An autograph broker approached Johnny Manziel about signing some things before Texas A&M's game against Alabama last season, ESPN's Joe Schad reported Monday, and the broker provided a photo as evidence. The broker says he did not pay Manziel any money for the signatures.
Manziel has gone on record with his account of how that situation occurred. If his version is accurate, the broker essentially forced his way into the hotel room of Manziel and his roommate, putting the eventual Heisman winner in an awkward position.
"Alabama game, a guy walks into my hotel room with me," Manziel said. "I opened the door. I had a big bag on my shoulder. I opened the door real wide -- he kind of sticks his foot in the door. He kind of comes in with me. 'Hey man, will you sign this bag of stuff?'"
"Swope was like, 'Hey, man. What are you doing in here?'" Manziel said. "He said 'Oh, he said he would sign some stuff for me.' I'm like, 'I mean, I didn't really say I would sign it for you. But I'll do it for you. Get the hell out and it won't be too big of a deal.'"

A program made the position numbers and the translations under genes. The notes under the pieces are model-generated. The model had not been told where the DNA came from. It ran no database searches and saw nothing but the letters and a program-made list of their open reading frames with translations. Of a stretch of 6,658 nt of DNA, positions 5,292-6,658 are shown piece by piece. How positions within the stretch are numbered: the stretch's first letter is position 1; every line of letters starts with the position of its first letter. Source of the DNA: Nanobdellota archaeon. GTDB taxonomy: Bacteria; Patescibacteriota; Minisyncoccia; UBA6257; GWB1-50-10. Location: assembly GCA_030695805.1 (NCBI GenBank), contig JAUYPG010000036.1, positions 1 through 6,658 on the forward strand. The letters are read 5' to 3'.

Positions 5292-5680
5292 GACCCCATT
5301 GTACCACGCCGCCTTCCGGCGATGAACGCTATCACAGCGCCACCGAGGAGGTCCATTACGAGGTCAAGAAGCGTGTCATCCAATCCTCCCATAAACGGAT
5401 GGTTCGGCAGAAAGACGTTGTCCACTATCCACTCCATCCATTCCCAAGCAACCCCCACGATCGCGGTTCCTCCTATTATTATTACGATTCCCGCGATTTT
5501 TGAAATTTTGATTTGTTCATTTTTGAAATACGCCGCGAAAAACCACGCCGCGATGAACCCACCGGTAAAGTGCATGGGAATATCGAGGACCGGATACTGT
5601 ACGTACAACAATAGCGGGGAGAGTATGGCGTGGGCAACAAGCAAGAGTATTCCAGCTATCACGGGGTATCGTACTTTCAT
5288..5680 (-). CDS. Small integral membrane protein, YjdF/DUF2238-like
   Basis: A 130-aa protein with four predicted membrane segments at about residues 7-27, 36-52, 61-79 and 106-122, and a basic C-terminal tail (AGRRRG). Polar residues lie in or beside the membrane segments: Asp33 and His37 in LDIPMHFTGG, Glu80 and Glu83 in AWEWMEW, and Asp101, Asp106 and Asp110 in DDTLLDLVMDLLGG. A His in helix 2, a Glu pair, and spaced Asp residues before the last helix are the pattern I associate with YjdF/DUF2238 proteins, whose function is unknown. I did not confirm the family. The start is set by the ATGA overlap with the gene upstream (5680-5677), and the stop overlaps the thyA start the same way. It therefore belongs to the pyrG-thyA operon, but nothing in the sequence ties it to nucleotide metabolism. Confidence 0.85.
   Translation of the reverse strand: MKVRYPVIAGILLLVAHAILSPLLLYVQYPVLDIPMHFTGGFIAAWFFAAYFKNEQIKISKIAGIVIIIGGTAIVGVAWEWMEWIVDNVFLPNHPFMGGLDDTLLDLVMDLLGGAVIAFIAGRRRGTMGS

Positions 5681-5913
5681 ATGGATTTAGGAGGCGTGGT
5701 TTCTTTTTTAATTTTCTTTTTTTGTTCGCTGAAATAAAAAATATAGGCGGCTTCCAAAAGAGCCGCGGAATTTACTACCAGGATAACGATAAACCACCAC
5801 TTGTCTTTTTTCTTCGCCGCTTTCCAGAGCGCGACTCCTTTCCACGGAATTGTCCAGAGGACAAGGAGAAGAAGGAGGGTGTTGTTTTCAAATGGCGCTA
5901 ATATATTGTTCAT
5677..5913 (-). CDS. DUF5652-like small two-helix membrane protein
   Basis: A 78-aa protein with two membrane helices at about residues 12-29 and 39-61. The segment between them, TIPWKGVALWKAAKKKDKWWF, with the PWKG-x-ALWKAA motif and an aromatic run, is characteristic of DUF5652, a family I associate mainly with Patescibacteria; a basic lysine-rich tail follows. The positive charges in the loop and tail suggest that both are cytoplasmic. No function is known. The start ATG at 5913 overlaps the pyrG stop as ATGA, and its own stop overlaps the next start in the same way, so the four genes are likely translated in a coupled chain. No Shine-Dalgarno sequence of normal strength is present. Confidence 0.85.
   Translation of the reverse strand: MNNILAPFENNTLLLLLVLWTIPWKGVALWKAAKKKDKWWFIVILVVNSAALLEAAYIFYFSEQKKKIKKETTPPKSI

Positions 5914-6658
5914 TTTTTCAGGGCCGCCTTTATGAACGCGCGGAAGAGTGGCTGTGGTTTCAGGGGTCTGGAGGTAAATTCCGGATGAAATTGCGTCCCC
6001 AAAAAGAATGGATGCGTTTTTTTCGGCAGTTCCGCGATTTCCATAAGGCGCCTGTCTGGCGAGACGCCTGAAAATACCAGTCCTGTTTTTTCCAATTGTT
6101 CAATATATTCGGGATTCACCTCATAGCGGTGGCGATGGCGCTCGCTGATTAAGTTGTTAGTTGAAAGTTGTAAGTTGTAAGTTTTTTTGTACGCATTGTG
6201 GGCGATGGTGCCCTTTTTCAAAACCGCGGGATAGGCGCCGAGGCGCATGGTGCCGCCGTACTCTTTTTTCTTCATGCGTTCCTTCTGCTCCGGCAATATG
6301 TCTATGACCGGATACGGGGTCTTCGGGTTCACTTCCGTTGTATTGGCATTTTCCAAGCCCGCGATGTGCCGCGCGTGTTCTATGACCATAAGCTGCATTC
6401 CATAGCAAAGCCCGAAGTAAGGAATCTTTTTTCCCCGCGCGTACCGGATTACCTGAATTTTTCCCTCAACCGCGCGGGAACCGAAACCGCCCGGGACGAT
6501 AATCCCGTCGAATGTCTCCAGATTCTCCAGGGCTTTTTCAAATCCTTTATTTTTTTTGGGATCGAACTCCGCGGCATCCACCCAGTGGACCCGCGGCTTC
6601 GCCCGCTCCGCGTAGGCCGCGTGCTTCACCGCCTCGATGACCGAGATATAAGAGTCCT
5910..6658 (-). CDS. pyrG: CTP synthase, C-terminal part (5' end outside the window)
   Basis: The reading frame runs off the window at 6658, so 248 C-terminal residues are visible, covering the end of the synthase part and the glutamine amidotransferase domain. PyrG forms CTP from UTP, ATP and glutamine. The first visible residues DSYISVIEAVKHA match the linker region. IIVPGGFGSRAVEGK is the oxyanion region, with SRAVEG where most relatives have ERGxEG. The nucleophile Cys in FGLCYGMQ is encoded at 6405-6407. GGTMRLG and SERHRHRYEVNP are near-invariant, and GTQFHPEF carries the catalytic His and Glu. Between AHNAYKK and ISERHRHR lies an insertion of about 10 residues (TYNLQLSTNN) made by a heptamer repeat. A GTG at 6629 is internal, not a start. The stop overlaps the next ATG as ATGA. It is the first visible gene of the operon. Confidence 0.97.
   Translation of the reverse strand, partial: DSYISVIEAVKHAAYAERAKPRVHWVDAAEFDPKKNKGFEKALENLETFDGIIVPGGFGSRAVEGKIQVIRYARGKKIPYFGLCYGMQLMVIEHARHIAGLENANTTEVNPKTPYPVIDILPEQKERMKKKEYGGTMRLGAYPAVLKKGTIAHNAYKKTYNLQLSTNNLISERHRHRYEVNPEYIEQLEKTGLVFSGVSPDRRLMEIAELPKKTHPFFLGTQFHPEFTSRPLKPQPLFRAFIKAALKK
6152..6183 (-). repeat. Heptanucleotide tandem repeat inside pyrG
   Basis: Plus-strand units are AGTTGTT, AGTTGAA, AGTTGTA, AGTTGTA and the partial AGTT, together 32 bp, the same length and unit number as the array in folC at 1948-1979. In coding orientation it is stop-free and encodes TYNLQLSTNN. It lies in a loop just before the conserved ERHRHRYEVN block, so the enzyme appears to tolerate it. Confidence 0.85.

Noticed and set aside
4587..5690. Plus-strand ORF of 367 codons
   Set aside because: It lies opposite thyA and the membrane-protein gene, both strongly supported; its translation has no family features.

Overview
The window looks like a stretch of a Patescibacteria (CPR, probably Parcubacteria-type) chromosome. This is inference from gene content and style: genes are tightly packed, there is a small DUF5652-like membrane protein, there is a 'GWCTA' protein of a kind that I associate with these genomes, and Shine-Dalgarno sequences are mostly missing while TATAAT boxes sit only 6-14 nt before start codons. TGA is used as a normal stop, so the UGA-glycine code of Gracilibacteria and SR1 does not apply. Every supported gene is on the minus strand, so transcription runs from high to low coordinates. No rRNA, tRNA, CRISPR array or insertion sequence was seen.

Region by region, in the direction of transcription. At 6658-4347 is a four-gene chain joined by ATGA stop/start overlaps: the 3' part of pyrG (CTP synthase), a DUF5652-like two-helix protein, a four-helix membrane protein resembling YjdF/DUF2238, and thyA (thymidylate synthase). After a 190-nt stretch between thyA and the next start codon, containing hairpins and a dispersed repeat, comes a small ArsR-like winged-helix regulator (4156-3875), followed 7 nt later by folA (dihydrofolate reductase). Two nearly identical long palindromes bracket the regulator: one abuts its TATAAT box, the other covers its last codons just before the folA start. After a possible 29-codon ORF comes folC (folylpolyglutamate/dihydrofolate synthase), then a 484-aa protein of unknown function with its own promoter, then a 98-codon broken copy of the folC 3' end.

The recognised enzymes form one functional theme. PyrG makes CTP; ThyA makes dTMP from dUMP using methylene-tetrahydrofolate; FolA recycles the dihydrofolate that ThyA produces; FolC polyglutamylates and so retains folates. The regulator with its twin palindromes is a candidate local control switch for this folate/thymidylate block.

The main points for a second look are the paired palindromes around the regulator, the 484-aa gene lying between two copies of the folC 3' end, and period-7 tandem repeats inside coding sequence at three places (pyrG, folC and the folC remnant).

This story was told before the more recent allegations that Manziel accepted payment for an autograph session in Miami during the week of the BCS title game. The report released by ESPN Sunday alleges that Manziel received a five-figure flat fee for signing various photos and memorabilia on that occasion, and although there is no substantive evidence of wrongdoing at this point, the NCAA has launched an investigation.
The incident with the broker during the week of the Texas A&M-Alabama game is entirely unrelated to the January autograph session in Miami and occurred months beforehand; it is not a part of the NCAA's inquiry. Notably, Manziel has complained about signing autographs to several national outlets this year, including Sports Illustrated and ESPN. If this story of the broker in Alabama is true, it's not hard to understand why.